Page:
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HowShouldWeMarry wrote:

Hi, guys —

My fiancé and I have been together six years. He was raised Catholic but felt closer to Atheism when I first met him; he now feels more like an Agnostic.

I was raised religious but was never part of one religion. My parents felt it best to let me make my own decisions. I prefer to go to Church so we go to Mass as a compromise, though he prefers to not go at all. We are getting married in April and are currently living together (out of my preference) although we don't have any sexual relations as many assume. His parents are extremely disappointed and don't approve at all of us living together, which I respect.

At this point, we're doing what is right for us and our relationship, and as we live in an area away from any family, we don't have any other option. What hurts them even more is that we plan to have a small wedding ceremony in a state park. They have been invited but refuse to support it. Neither of us is Catholic so we feel it would be wrong to have a Catholic ceremony just to appease them. We've agreed that if I ever decide to become Catholic we could discuss the possibility of having a Catholic ceremony later. I'm really unsure what to do.

I want his parents to be part of our family but I want to stay true to who we are and I feel having a Catholic ceremony to appease them would be hypocritical and wrong.

I've heard that it is possible to have a sacramental wedding after a civil wedding but:

  • Is it possible to have a civil wedding after a sacramental one so that they no longer feel we are living in sin?

My parents are upset and I feel it would be uncomfortable to have them at our small ceremony if my fiancé's parents won't come.

  • What would be the best option for keeping them happy and not offending the Catholic Church?

Thank you so much.


  { What would be the best way to marry that would keep them happy and not offend the Church? }

Mike replied:

Dear HowShouldWeMarry,

Sorry for not getting back to you sooner. We are in the process of transitioning from one priest-helper to another. Until we have a new priest-helper the best we can do is answer the question the best we can.

If one of our colleagues feels they can give a confident answer you will get a reply.

After reading your e-mail, it appears your marital plans and actions contradict the wishes and desires of your fiancé's parents.

If a Catholic, whether they are practicing the faith or not, gets married outside the Church, it won't be recognized by the Church and the couple won't receive the sacramental graces only a Catholic marriage can bring to both of them.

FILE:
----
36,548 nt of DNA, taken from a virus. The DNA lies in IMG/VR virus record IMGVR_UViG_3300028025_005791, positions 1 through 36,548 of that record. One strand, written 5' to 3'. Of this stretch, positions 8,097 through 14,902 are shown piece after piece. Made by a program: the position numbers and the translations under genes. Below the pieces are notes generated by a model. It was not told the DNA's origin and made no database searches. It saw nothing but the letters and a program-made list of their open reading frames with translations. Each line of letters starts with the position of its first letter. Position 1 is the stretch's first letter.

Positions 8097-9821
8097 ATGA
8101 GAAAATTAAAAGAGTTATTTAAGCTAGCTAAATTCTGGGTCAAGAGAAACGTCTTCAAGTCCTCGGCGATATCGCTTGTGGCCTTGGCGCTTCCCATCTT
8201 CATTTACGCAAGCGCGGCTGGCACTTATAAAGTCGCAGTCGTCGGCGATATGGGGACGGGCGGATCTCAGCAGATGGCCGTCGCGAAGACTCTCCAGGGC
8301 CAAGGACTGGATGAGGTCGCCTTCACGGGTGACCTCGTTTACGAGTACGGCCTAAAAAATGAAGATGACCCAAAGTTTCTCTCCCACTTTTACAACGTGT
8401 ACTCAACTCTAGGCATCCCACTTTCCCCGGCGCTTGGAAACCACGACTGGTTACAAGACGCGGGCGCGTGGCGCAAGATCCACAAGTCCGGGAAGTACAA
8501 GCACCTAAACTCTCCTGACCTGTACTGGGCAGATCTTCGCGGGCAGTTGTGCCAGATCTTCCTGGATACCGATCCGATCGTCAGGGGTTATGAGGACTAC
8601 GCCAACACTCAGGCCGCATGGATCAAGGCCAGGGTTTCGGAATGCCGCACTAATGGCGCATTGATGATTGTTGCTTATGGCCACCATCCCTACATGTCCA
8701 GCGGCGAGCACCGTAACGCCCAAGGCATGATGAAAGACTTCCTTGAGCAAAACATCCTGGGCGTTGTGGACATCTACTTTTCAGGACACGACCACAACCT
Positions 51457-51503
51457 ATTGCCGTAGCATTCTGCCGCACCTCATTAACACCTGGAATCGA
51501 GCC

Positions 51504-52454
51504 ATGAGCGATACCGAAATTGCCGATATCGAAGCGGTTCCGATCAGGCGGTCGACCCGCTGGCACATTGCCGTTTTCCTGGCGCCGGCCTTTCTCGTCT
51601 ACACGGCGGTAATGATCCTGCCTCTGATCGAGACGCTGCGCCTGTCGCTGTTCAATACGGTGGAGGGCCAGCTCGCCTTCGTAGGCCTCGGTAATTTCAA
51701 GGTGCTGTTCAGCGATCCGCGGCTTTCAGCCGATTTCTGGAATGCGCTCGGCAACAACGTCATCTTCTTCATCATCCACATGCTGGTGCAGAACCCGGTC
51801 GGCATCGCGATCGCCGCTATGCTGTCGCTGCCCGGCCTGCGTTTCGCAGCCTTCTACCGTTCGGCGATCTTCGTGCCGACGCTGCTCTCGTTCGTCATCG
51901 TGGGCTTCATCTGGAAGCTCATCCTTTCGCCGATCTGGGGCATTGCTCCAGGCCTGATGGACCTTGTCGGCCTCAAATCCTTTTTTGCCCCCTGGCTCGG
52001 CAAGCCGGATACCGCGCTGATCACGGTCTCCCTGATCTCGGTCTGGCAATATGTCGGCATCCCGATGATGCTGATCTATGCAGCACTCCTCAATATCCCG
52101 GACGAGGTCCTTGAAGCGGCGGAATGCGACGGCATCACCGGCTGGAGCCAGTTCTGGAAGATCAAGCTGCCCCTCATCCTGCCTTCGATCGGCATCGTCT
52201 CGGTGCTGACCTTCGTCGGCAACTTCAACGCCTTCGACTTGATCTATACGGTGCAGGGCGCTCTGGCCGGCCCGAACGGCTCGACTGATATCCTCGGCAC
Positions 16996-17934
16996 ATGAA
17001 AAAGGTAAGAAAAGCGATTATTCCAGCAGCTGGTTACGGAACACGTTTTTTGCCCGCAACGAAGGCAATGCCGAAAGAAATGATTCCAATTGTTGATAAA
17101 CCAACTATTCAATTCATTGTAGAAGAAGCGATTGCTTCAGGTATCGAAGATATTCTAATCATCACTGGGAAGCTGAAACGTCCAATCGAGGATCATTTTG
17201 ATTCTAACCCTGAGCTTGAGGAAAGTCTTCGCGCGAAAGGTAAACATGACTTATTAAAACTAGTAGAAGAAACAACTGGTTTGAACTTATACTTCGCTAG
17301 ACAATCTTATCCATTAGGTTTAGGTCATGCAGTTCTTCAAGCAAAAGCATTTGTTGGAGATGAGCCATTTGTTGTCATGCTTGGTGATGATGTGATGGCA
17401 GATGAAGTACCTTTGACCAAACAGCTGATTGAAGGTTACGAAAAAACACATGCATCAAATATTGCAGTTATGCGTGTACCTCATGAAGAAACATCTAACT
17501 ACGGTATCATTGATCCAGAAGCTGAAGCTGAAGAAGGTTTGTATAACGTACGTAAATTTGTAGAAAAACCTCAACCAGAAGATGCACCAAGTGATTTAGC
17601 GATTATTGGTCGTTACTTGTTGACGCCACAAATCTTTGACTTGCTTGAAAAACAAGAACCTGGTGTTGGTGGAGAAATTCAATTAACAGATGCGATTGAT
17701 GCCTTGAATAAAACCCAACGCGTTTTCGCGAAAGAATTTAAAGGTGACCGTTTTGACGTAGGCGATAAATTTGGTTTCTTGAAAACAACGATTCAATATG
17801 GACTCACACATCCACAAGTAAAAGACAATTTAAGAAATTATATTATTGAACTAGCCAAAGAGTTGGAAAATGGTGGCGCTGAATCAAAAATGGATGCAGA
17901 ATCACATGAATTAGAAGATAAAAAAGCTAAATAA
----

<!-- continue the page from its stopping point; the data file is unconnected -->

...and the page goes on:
You said:
At this point, we're doing what is right for us and our relationship, . . .

  • Then why are you concerned with the feelings of your fiancé's parents?

They only want what is best for both of you! You can't have it both ways.

If a couple marries in the Church, the Church will expect the Catholic spouse to raise the children as Catholics. It doesn't sound like either of you have this interest.

You said:
I've heard that it is possible to have a sacramental wedding after a civil wedding but:

  • Is it possible to have a civil wedding after a sacramental one so that they no longer feel we are living in sin?

The short answer: No. I believe under certain circumstances (like when a Catholic marries a Hindu):

  • You can have a civil marriage first, then a Catholic marriage, but
  • you can't have a Catholic marriage first then a civil marriage.

Just my two cents.

[Related posting]

Paul replied:

Dear HowShouldWeMarry,

I am a bit confused about your religious status and that of your fiance's.

  • Were either of you baptized Catholic?

If so, it is my understanding that while a civil ceremony would be recognized by the state, it would not be recognized by the Church as being valid. Perhaps this is another reason why your parents are upset.

As for cohabitating, there are two basic things that are meant to be reserved exclusively for marriage:

  1. sex, and
  2. living together.

Playing house without a sexual relationship is still wrong since it shares a daily intimacy between a man and woman that only spouses should share.

  1. Thirdly, it seems there is presently a difference of religiosity between you and your fiancé.

That may seem non-problematic now, but if there is any movement or growth in the future (and we always grow), that can become a serious problem, not only for raising children, but also for missing out on sharing the most important part of life with each other.

If I were you, I would do some deeper thinking about the bigger picture and invite your fiancé to do the same.



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